In 1987, Congress declared March National Women’s History Month. Today, March 8, is International Women’s Day. As a parent, what are some reasons or ways for you to celebrate such holidays?
The story behind Women’s History Month
In 1980, a group of women from Santa Rosa, California started the National Women’s History Project (NWHP). According to the NWHP’s website, the grassroots campaign formed as a response to the fact that only 3 percent of classroom materials at the time addressed women’s role in history.
“Today our aim is as clear and simple as it was 25 years ago: to teach as many people as possible about women’s role in history,” their website reads.
The organization addresses this goal by working with “schools, colleges, companies, churches, clubs, communities, government offices, unions, publishers, and the media” to disburse materials about women’s history.
Such materials are disbursed through numerous means. The organization sends out “100,000 catalogs and tens of thousands of women’s history posters, celebratory materials, books, videos, and curriculum resources.” Their website has more than 1 million visitors a year, and they respond to 200,000 requests for information each year.
The staff created more than 200 multicultural women’s history resource materials, and trained more than 300,000 teachers. Their women’s history training sessions and women’s historic site tours have been conducted in 42 states.
Why Women’s History Month is Important
Rebecca Hollingsworth, director of youth education and outreach with the NWHP, said that women’s history education is crucial for promoting strong women role models not just for girls, but for boys as well.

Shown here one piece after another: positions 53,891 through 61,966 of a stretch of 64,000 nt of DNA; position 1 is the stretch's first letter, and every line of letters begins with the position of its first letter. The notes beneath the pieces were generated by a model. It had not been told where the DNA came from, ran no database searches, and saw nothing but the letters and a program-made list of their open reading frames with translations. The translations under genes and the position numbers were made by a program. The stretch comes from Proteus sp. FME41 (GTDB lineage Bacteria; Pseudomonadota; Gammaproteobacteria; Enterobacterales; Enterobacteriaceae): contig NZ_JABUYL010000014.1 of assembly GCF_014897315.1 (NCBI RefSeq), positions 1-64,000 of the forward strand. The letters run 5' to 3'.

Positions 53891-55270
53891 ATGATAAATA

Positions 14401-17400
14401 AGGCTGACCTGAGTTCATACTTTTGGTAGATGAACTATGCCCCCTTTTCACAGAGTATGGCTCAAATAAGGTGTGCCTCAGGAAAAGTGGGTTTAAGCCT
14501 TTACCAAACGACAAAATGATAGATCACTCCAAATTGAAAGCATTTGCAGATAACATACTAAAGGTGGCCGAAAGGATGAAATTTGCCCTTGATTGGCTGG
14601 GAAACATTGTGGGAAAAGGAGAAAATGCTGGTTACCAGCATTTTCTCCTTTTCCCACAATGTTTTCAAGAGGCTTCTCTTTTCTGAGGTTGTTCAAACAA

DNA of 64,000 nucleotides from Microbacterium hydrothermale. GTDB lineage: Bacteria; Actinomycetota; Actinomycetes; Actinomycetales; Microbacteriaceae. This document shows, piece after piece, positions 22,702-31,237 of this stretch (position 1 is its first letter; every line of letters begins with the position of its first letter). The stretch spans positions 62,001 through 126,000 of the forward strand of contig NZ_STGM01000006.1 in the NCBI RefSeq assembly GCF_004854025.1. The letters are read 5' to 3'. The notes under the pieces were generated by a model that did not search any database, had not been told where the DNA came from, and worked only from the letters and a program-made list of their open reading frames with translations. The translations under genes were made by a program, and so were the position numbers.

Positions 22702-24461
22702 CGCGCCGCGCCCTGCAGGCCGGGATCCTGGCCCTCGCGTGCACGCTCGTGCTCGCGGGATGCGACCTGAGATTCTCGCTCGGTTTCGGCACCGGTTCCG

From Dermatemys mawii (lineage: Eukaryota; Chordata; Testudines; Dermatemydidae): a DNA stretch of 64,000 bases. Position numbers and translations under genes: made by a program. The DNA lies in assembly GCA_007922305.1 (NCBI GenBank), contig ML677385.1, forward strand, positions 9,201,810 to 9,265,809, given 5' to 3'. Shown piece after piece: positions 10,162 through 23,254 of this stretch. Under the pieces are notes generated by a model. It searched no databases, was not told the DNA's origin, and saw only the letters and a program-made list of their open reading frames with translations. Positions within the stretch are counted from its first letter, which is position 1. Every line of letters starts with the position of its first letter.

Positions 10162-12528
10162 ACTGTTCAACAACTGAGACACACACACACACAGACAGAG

“When we’re (women) locked into the June Cleaver role, they’re (men) locked into the Ward Cleaver role, and it isn’t always that way,” Hollingsworth says.
Hollingsworth views self-determination, the ability to create one’s future, as being an important part of American history that’s reflected in women’s history. By learning about this, children can “see their futures as open and expanding, based on their interests and innate talents, not limited and contracting, based on their biology.”
“History must tell the whole story,” the NWHP’s website reads. “For girls, knowing women’s achievements expands their sense of what is possible. For all of us, knowledge of women’s strengths and contributions builds respect and nourishes self esteem — crucial to all children and adults now, and in the years to come. “
How to celebrate Women’s History Month
Hollingsworth said the best place for families to examine the role of women in American history is within their families.
“Did Grandma get a BA in the 1930s when colleges were less open to women students?,” Hollingsworth says. “Perhaps someone in your family was one of the over 1,000 women recently awarded the Congressional Gold Medal for their role as Woman Air Force Service Pilots during World War II.”
Families can also introduce their children to the “hidden Heras” of history. Hollingsworth says examples of such women include Chein Shung Wu, a “physicist whose works and male partners won Nobel recognition while she was overlooked,” or Dr. Elizabeth Blackwell, the first female MD to practice medicine in the U.S.
The NWHP’s website has a resource center with more information and materials for parents to share with their children, including a “Parent’s Corner” section.
The Milwaukee Public Library also has resources for celebrating Women’s History Month, including a daily fact about women’s history.
March Highlights in U.S. Women's History
Source: Rebecca Hollingsworth, National Women's History Project